Thursday

13th May 2021

EU data chief: MEPs must accept transparency

  • The European Parliament refuses to disclose how MEPs spend public money on expenses (Photo: European Parliament)

The European Parliament's reliance on a 'data protection' defence to prevent journalists from accessing MEP expenses appears to have taken a blow.

Giovanni Buttarelli, the European data protection supervisor, told this website on Tuesday (24 October) that despite the rules governing access, such information may be granted in some cases.

Read and decide

Join EUobserver today

Become an expert on Europe

Get instant access to all articles — and 20 years of archives. 14-day free trial.

... or subscribe as a group

"Politicians, leaders, have to accept strong limitations in terms of transparency," he said.

Buttarelli said he could not comment on the case itself and that he is not familiar with it.

But he noted access to document rules, known as regulation 1049/2001, provides for wider transparency when "there is a strong demand for public controls on expenditures, procurement and good behaviour by leaders."

A consortium of 29 journalists are demanding to see MEP expense reports on travel costs, general allowance, staff funding, and daily subsistence.

But the European parliament has been refusing to disclose how some 751 MEPs spend European taxpayer money, due in part to data protection rules.

It also argues that its too much paperwork to process and that it does not possess many of the documents demanded.

A first hearing was held at the Luxembourg-based European Court of Justice last week, but a verdict is not due anytime soon.

But Buttarelli noted access to such information can only be limited in exceptional circumstances and must be defined in narrow terms.

"We say that transparency and data protection are not opposite," he said.

The EU parliament has also argued that its own internal controls and oversight by the EU's anti-fraud office is good enough to ensure compliance and good conduct from the 751 MEPs.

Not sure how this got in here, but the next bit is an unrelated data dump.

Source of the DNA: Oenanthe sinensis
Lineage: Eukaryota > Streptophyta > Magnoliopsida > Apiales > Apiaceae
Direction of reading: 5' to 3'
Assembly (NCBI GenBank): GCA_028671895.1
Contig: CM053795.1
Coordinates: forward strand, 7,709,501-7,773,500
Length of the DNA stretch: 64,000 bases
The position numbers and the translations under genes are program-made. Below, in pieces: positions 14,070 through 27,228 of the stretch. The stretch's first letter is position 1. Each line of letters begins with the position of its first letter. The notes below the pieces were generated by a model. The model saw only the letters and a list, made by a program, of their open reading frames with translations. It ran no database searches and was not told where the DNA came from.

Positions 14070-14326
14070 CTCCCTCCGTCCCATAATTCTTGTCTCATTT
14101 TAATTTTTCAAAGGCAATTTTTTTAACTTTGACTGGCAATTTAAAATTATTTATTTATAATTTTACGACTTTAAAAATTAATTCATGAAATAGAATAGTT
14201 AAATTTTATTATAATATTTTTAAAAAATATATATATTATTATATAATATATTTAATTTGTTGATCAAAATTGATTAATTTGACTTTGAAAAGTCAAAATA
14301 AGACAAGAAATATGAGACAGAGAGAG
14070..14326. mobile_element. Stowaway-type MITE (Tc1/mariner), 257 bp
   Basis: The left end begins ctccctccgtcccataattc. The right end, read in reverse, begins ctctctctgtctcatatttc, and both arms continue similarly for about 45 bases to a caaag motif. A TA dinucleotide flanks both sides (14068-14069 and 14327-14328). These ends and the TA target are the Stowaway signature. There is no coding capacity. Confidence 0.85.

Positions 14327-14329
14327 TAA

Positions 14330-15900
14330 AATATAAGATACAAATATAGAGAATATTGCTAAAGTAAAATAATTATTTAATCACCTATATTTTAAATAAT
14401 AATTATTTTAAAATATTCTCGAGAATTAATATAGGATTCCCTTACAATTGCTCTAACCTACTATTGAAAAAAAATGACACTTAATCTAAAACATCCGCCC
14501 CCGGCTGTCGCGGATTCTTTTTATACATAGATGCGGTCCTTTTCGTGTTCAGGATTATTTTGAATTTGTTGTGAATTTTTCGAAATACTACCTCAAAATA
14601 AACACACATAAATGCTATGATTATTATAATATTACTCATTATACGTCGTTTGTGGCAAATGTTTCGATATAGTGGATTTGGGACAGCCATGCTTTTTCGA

But Olaf told this website it has no dedicated staff to probe MEP expense abuse.

"Olaf has a unit dedicated to internal investigations. However, we have no designated staff members working only on European Parliament cases," noted a spokesperson.

Olaf concluded three investigations last year related to the European Parliament, two of which were closed with recommendations.

Court battles intensifies on MEPs' 'private' expenses

The EU parliament said the public does not have a right to monitor the public role of MEPs, says Natasa Pirc Musar, a lawyer representing journalists, in a transparency battle against the assembly.

New MEPs to face tougher expenses regime

The European Parliament returns to business in July with a flat wage rate for all 736 MEPs and an overhauled expenses system, after years of winning a reputation for being little more than a gravy train for out-of-touch deputies.

EU taxpayers risk bailing out MEP pension scheme

An MEP voluntary pension scheme is running a €326 million actuarial deficit. The Luxembourg-based fund, set to manage to scheme, is said to have invested the money in controversial sectors like the arms industry.

EU court delivers transparency blow on MEP expenses

The General Court of the European Union in Luxembourg argued that disclosure of how MEPs use their monthly €4,400 expenses allowance risks violating an MEP's data protection rights. Journalists behind the case will appeal.

News in Brief

  1. No EUobserver newsletter on Friday 14 May
  2. Germany stops Facebook gathering WhatsApp data
  3. Italy rebuts reports of EU deal with Libya
  4. MEPs demand EU states protect women's reproductive rights
  5. At least nine dead in Russia school shooting
  6. Bulgaria interim government appointed until July election
  7. German priests defy pope to bless same-sex couples
  8. New EU public prosecutor faults Slovenia

MEPs chide Portugal and Council in EU prosecutor dispute

The Belgian and Bulgarian prosecutors who were appointed had also not been the experts' first choice. Belgian prosecutor Jean-Michel Verelst has challenged the council's decision at the European Court of Justice.

Stakeholders' Highlights

  1. Nordic Council of MinistersNordic Council enters into formal relations with European Parliament
  2. Nordic Council of MinistersWomen more active in violent extremist circles than first assumed
  3. Nordic Council of MinistersDigitalisation can help us pick up the green pace
  4. Nordic Council of MinistersCOVID19 is a wake-up call in the fight against antibiotic resistance
  5. Nordic Council of MinistersThe Nordic Region can and should play a leading role in Europe’s digital development
  6. Nordic Council of MinistersNordic Council to host EU webinars on energy, digitalisation and antibiotic resistance

Latest News

  1. EU aims at 'zero pollution' in air, water and soil by 2050
  2. French police arrest Luxembourg former top spy
  3. Vaccine drives spur better-than-expected EU economic recovery
  4. Slovenia causing headaches for new EU anti-graft office
  5. 'No place to hide' in Gaza, as fighting escalates
  6. EU chases 90m AstraZeneca vaccines in fresh legal battle
  7. Fidesz MEP oversees FOI appeals on disgraced Fidesz MEP
  8. Belgium outlines summer Covid relaxation plans

Join EUobserver

Support quality EU news

Join us